Meeting of minds: Aon/Townsend and Stepstone/Courtland mergers
Not long after Aon acquired Townsend, StepStone revealed that it planned to acquire Courtland Partners. What do these mergers say about the real estate investment advisory industry?
In close succession this January, two mergers reshaped the real estate investment advisory landscape: StepStone Group Real Estate confirmed that it would acquire Courtland Partners, and Aon Group closed its acquisition of The Townsend Group. Both deals speak to the evolution and growing complexity of the real estate and real assets investment market.
The acquisition of Courtland, expected to close in March, will make StepStone one of the largest providers of real estate investment solutions, with more than $2bn (€1.6bn) of assets under management and about $100bn of capital allocations under advisement – the group expects to deploy about $10bn a year through primary fund investments, co-investments, secondaries, and recapitalisations.
Aon’s acquisition of Townsend has gone a long way to cement its position as an alternative investment adviser, a capability developed through the acquisition of Chicago-based Ennis Knupp and Associates as well as Hewitt, the benefits consultant. Aon’s advisory business, Aon Hewitt Investment, has $4.1trn of non-discretionary assets and $100bn of discretionary assets under advisement. Townsend will be adding $176bn of institutional real estate assets under advisement as well as $14.5bn of real estate equity and debt investments to this total.
Courtland and Townsend have certain similarities. Both are very successful firms that were looking to grow to the next level.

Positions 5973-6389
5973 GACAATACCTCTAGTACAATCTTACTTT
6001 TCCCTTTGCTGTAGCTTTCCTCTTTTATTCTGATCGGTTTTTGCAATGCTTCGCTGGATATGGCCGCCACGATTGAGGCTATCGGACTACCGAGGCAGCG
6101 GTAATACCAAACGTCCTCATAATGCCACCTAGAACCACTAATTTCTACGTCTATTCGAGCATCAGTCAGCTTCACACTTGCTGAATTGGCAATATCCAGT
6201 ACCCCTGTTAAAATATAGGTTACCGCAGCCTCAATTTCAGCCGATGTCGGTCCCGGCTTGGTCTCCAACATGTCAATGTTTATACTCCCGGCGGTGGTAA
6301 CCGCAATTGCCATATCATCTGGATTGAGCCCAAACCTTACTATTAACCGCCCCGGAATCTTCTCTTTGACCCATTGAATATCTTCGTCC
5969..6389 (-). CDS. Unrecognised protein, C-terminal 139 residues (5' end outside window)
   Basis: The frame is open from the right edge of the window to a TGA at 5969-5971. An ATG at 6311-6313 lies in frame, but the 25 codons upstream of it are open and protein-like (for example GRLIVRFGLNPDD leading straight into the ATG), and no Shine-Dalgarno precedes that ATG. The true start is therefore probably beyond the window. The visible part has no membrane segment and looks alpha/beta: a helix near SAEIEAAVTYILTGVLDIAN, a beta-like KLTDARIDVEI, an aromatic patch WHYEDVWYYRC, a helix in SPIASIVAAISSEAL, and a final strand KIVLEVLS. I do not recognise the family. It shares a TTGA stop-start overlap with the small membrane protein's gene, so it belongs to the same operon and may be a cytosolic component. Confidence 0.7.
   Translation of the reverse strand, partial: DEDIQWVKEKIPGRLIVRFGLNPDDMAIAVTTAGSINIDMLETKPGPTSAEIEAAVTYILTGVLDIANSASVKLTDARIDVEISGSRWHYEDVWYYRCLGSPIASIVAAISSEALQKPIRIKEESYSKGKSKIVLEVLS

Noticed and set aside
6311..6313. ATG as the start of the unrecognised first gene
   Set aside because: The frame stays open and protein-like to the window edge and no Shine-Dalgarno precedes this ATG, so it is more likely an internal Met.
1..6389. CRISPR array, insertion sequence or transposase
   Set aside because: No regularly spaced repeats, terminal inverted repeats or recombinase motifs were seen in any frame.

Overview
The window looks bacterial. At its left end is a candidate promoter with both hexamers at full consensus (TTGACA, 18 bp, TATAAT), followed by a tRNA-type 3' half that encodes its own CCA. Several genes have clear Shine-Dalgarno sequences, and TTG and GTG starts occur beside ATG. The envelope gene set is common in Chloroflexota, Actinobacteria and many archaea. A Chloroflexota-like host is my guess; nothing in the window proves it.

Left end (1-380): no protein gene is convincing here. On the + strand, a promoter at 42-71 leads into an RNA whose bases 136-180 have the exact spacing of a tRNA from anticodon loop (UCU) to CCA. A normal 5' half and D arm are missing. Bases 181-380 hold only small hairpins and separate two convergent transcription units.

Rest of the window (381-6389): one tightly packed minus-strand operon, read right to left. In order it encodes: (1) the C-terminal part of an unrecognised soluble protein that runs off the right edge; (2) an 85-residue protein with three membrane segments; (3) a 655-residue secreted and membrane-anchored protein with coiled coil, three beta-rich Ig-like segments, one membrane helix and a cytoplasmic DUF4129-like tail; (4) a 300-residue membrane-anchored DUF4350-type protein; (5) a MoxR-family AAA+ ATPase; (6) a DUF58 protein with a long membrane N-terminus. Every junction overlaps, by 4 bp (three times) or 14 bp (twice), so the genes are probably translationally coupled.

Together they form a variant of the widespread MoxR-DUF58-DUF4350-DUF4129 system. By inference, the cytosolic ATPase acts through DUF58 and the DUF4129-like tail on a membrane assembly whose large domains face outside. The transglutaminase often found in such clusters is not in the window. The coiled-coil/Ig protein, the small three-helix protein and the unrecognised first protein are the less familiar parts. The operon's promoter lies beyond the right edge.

“We were always looking for the next stage of growth, and we realised we would not be able to do that organically,” says Gianluca Romano, managing director of Courtland Partners Europe. “Some sort of strategic partnership was always on the table.”
Both were facing the need to change their ownership structures. At Courtland, the need for change was accelerated by the passing of founder and majority owner Michael Humphrey in 2016 – his ownership stake had passed to his estate, which was not a logical owner for the company.
Aon will be Townsend’s third owner since 2011, when it was acquired by private equity group GTCR, before being taken over by NorthStar Asset Management in 2015. “It was in the best interest of all stakeholders, beginning with our clients, that we partner with a firm with the synergies that would enable us to continue focusing on investing well and creating superior returns for our clients,” says Townsend CEO Terry Ahern. “Aon provided us with those synergies.”
And both found new owners that were a good strategic fit. StepStone was looking to enhance its research platform, according to head of StepStone Real Estate, Jeff Giller. Courtland has one of the best and largest research teams in the business.
Although the firm was not actively looking for a partner when it was presented with the possibility of acquiring Courtland, StepStone was seeking to build out its business. On its own, its real estate business accounted for $7bn of assets under advisement and $2bn under management and a 24-person team. In the real estate advisory industry, StepStone’s client base was largely offshore, so it does not share any clients with Courtland (there is some overlap on the private equity side).
Giller believes that the combined business will manage any potential conflict of interest issues. “The conflicts people often think of when advisers also manage assets are when products are competitive with other managers they are evaluating or when they recommend their own products to clients they are advising,” he says. “But we are not competitive with the direct real estate community. The investments we focus on are accretive to GPs, as we focus only on co-investments and secondaries, which provide liquidity to their LPs and help them right-size deals for their funds.”